PETALUMA, Calif., Aug. 20, 2014 /PRNewswire-USNewswire/ -- A survey by the American Small Business League (ASBL) of over 2000 Chambers of Commerce across the country found overwhelming opposition to the Small Business Administration's (SBA's) proposed "safe harbor from fraud" policy.
Over the course of two months the ASBL contacted a sampling of Chambers of Commerce in all fifty states. Most of the chambers contacted were shocked that such a policy had even been proposed.
Under section 16 (d) of the Small Business Act, any firm that misrepresents itself as a small business to illegally receive federal small business contracts can be punished by up to ten years in prison, a fine of not more than $500,000 or both.
Under the proposed "safe harbor from fraud" policy, a large business that is caught misrepresenting itself as a small business to illegally land a federal small business contract can avoid any jail time or fines by simply claiming they "acted in good faith".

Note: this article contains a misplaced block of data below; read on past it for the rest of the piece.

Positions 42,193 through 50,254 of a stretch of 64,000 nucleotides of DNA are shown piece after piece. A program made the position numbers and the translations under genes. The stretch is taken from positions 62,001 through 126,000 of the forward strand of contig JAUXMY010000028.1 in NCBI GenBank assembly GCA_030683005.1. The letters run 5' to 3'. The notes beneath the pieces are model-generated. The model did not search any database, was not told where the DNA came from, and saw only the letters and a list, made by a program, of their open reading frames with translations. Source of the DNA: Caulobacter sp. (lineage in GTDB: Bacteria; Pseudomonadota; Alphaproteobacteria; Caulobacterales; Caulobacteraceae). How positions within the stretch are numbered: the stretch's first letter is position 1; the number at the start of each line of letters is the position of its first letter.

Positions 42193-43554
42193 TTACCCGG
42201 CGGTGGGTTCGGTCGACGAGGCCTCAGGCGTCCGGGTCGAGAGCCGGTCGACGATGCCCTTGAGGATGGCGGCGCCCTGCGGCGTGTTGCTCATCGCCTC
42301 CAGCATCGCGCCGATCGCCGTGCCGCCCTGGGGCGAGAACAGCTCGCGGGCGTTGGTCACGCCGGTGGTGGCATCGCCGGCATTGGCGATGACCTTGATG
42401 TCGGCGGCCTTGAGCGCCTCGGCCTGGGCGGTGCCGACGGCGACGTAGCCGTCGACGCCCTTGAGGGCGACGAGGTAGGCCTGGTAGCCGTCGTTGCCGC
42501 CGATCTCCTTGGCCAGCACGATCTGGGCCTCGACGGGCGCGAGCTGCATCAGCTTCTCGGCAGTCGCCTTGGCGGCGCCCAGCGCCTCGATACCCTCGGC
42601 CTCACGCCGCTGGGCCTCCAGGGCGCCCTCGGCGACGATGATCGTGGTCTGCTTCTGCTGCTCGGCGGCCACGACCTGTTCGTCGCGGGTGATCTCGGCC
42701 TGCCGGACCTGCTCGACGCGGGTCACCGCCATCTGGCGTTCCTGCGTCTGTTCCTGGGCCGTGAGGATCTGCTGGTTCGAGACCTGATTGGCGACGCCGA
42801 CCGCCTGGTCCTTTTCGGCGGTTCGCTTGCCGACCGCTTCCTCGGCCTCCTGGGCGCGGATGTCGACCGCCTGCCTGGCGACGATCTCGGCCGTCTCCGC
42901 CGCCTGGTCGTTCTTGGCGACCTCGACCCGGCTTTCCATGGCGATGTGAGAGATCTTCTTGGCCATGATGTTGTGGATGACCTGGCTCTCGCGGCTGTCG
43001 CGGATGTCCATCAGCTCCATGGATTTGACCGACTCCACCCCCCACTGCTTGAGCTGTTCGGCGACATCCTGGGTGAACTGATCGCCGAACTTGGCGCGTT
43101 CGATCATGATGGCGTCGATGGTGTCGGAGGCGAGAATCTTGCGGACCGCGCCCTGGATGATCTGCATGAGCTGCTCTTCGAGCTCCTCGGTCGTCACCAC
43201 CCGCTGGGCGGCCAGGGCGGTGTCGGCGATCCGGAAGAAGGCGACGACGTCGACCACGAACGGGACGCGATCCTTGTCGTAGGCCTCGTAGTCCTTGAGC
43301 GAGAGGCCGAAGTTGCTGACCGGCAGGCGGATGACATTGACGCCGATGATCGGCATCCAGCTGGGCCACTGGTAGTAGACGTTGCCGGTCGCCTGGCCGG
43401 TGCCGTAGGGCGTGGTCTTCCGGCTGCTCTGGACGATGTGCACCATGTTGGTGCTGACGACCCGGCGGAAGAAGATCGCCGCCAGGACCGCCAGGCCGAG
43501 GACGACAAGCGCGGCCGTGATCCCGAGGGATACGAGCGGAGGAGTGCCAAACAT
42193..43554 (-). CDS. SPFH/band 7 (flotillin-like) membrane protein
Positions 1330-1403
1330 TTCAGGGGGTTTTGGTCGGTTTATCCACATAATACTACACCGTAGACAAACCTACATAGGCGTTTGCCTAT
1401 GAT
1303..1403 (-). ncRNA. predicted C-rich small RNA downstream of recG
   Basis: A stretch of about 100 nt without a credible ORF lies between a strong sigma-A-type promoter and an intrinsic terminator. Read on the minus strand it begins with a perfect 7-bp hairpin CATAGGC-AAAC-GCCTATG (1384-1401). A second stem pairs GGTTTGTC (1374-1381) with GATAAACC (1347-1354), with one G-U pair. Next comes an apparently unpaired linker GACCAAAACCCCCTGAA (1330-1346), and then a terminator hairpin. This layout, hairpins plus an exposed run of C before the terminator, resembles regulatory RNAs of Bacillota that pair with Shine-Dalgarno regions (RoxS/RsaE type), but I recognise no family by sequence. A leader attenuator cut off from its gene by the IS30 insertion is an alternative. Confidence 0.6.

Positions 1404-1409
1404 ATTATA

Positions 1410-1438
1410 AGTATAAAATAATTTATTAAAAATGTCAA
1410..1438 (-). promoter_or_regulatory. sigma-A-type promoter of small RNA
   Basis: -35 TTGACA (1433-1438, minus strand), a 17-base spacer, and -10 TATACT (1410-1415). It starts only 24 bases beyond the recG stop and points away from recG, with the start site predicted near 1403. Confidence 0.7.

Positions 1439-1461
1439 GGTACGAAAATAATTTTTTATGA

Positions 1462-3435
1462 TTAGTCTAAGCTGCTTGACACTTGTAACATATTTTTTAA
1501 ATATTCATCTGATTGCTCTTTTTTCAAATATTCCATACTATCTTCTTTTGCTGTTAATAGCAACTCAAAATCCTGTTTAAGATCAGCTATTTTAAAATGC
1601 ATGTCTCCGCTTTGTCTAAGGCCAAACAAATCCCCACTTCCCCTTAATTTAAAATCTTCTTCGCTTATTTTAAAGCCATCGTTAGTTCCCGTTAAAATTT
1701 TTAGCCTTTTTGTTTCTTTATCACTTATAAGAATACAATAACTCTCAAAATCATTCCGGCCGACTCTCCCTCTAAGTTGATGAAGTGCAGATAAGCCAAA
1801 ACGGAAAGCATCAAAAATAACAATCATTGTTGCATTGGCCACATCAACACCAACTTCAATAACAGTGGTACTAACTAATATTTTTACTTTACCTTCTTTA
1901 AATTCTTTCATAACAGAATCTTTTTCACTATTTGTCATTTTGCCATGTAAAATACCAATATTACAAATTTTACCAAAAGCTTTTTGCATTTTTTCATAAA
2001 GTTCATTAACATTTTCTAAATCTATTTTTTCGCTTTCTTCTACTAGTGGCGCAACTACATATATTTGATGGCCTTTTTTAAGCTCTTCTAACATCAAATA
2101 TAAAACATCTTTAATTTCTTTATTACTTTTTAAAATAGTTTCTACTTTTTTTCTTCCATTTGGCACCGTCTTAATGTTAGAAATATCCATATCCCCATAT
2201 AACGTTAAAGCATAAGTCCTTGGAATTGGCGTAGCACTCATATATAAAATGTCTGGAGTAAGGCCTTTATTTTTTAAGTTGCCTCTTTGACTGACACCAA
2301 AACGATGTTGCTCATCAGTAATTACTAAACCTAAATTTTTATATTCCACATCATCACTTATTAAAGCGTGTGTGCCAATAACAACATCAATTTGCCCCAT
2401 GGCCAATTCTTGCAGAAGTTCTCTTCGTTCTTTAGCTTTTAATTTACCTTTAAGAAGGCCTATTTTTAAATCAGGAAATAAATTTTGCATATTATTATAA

In 1995, the SBA Inspector General began sounding the alarm on large businesses fraudulently misrepresenting themselves to hijack federal small business contracts. In 2005, in Report 5-15, the SBA Office of Inspector General describes the diversion of federal small business contracts to large businesses as, "One of the most important challenges facing the Small Business Administration (SBA) and the entire Federal Government today…"
Every SBA Inspector General since 2005 has continued to name the diversion of federal small business contracts to large businesses as the number one challenge at the SBA.
Report 5-16 from the SBA Inspector General found large businesses were fraudulently landing federal small business contracts by making "false certifications."
President Obama acknowledged the magnitude of fraud and abuse at the SBA when he released the statement, "It is time to end the diversion of federal small business contracts to corporate giants."
The SBA has refused to adopt any polices to halt the rampant fraud. Instead the SBA is taking public comment on the "safe harbor from fraud" policy that will likely encourage fraud in federal small business contracting programs.
Individuals that wish to send the SBA a comment on the "safe harbor from fraud" policy can do so going to the proposed rule's website. The comment period will end this upcoming Monday, August 25.
SOURCE American Small Business League